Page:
Two Books Two Communities


The Two Books Two Communities program, a partnership between Northern Michigan University and the Marquette and Alger County communities, has chosen The Women of the Copper Country and To the Copper Country as the books for the 2020 community read.
The Women of the Copper Country by Mary Doria Russell is a historical novel about “America's Joan of Arc” based on Calumet's Anna "Big Annie" Clemenc, the courageous woman who started a rebellion by leading a 1913 strike against the largest copper mining company in the world, which ended in tragedy. The publisher describes it as “an authentic and moving historical portrait of the lives of the men and women of the early 20th century labor movement, and of a turbulent, violent political landscape that may feel startlingly relevant to today.”
Doria Russell is a bestselling and award-winning author. The committee previously hosted her in 2010, speaking on her book The Sparrow.

Carney_Coston.jpgTo the Copper Country by Barbara Carney-Coston is a young readers book (K-5) about 11-year-old Mihaela and her family, who embark on a journey from Croatia to the Keweenaw Peninsula in 1886 to join her father, who works in the copper mines but suffers from a painful eye disease. Mihaela and her mother, an expert plant-based healer, work to save his eyesight and support the boarders in their new home. The book won the 2017 Midwest Book Award for children's fiction and 2018 State History Award.

Author presentations and programming details will be announced in the fall and updated in the News & Events tab. Mary Doria Russell has been called one of the most versatile writers in American literature and one of our greatest contemporary storytellers. Russell’s first novel, The Sparrow (1996), was chosen as one of the Ten Best Books of the Year by Entertainment Weekly and won the Arthur C. Clarke Prize, the British Science Fiction  for Best Novel in 1998. The sequel, Children of God(1998), won the Friends of the Library USA Reader’s Choice Award. The San Francisco Chronicle called A Thread of Grace (2005) “hauntingly beautiful,” and the novel was nominated for the Pulitzer Prize. Dreamers of the Day (2008) is one of the few novels about the Middle East praised in both Turkey and Israel. Doc, her fictional biography of Doc Holliday, was one of the Washington Post’s Three Best Novels of 2011. Its follow-on, Epitaph, examines the way the gunfight at the O.K. Corral became central to American mythology about the Old West. Her latest novel, The Women of the Copper Country, is about Annie Clements, the young union organizer who was once known as America’s Joan of Arc.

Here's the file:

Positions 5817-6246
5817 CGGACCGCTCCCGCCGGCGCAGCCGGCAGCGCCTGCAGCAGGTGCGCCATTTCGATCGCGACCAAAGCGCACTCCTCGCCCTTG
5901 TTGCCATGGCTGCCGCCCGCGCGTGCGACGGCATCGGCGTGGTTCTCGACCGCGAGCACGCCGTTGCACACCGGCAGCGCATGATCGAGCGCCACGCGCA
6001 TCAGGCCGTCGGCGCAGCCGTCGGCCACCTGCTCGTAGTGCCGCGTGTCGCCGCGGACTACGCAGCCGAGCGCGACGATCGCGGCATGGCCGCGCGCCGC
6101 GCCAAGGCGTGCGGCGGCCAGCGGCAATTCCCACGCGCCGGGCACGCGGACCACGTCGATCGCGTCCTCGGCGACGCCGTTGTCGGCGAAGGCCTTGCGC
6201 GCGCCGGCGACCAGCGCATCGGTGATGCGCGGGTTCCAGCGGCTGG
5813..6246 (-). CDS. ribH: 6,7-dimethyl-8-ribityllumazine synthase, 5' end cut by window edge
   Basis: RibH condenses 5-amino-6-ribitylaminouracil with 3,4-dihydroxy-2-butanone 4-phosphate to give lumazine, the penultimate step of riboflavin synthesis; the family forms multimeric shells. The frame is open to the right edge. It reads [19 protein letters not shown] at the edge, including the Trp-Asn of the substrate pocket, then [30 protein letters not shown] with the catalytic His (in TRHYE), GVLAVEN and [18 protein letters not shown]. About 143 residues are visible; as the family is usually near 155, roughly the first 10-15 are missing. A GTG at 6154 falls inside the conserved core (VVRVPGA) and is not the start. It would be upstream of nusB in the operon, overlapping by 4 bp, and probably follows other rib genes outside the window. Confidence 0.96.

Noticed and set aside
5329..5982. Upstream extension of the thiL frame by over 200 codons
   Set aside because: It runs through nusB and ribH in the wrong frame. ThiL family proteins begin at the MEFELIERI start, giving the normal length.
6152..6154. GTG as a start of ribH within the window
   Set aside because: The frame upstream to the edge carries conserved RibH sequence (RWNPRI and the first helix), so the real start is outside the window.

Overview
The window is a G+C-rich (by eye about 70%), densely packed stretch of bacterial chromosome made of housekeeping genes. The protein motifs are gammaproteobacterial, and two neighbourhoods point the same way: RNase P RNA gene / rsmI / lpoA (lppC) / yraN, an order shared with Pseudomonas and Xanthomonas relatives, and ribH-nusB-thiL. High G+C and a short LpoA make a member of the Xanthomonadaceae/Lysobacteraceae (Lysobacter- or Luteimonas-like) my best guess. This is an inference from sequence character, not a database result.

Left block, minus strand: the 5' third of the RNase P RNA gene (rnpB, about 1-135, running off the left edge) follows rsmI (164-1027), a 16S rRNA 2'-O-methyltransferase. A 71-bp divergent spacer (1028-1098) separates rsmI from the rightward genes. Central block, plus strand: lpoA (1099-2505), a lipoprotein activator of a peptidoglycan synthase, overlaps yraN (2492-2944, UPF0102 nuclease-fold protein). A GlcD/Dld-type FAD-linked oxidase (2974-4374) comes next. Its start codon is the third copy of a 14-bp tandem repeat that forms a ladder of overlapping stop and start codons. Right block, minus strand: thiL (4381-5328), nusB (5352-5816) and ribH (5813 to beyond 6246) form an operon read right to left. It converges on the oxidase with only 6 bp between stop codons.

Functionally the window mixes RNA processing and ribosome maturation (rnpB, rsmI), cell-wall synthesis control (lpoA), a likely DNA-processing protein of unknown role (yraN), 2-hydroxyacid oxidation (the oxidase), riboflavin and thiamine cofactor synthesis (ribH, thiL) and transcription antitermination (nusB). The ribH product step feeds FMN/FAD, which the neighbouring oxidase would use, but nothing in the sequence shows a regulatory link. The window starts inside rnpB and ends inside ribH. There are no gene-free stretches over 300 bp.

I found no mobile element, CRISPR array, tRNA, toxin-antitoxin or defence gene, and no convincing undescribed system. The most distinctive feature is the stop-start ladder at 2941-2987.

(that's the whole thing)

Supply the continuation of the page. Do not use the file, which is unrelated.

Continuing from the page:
Barbara Carney-Coston is an award-winning media producer, writer, and educator. She began her career as a teacher and then worked in educational television, producing programs for public television, The Learning Channel and a variety of private clients. For National Geographic, she produced many web features, including one about the Underground Railroad that won a Parents’ Choice award and was designated an ALA Notable Website. She has written for Highlights for Children, Hopscotch, and Washington Parent magazines. Born in Detroit, Michigan, she loved spending part of every summer as a child "up North." She currently resides in Washington, DC